Better Understand Where Your Data Lives
Above and beyond everything else, common sense dictates: If there’s enough money in the bank, someone will try to steal it. 7-Eleven only carries $20 cash at night for a reason.
Your payment data should solely be stored on your phone and not in someone else’s database with tens of thousands of other credit card numbers. It’s hard to steal from someone if there’s no money in the safe. This is the only thing that truly deters hackers from going after a big score.
Keeping your payment data solely in your phone is equivalent to keeping your credit card in your wallet.
For consumers, you can usually find out where data is being stored by perusing a website carefully or reading well-researched articles and reviews. Journalists are doing a better and better job of ferreting out where your data lives, and how it is being passed around.
For app developers and payments services, keeping the data out of their servers absolutely involves more work and clever engineering. It’s hard to avoid any third parties (whether for processing or hardware), because those third parties can make things a lot easier on a startup. It’s worth it to start down this path if you haven’t already, since consumers will increasingly demand it.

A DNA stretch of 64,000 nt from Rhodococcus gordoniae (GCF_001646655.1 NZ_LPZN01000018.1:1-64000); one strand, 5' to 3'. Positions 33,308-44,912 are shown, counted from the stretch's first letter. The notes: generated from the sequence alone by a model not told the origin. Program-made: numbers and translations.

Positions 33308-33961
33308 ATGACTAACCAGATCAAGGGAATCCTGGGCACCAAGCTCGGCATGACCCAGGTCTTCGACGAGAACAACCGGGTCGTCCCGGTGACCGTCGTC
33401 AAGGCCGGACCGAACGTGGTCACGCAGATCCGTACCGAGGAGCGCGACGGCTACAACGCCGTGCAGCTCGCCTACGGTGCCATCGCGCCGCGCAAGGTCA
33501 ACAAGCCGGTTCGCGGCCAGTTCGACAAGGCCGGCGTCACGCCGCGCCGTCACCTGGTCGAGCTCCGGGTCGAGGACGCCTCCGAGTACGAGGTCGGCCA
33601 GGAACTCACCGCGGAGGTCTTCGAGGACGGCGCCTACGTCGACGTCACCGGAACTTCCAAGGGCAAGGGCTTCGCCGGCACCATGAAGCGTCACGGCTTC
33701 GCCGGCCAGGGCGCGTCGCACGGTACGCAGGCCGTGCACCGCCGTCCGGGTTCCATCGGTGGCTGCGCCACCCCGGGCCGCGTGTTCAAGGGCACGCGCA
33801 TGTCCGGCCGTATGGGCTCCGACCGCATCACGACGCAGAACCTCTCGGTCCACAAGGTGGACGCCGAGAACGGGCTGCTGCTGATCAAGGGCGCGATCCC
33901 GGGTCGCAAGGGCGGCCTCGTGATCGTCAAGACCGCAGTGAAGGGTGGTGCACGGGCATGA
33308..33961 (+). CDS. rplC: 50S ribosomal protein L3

Be Confident the Data’s Encrypted
The very best approaches to mobile security never send your payment information in any way that an enabled hacker in proximity could intercept your data.
It should be a priority to have industry-standard encryption. Customer smartphones talk directly to the POS. Ideally vendors and companies won’t even need this extra data in the first place.
Your Cheat Sheet
In sum, the stakes are high when the smartphone replaces the wallet. We have to rethink where the data lives and who has access to it, convenience notwithstanding. We’re all responsible for asking the hard questions to be informed consumers when we support a carrier, manufacturer, vendor network and technology.
Here’s your cheat sheet for owning your mobile transaction financial health. I urge you to ensure that your credit card information is:
- Only sent to the venue’s POS system, rather than passing through third party services.
- Only stored on your phone, where it’s safest, and not in the cloud.
- Always encrypted when it is sent to the POS system, where the transaction is taking place.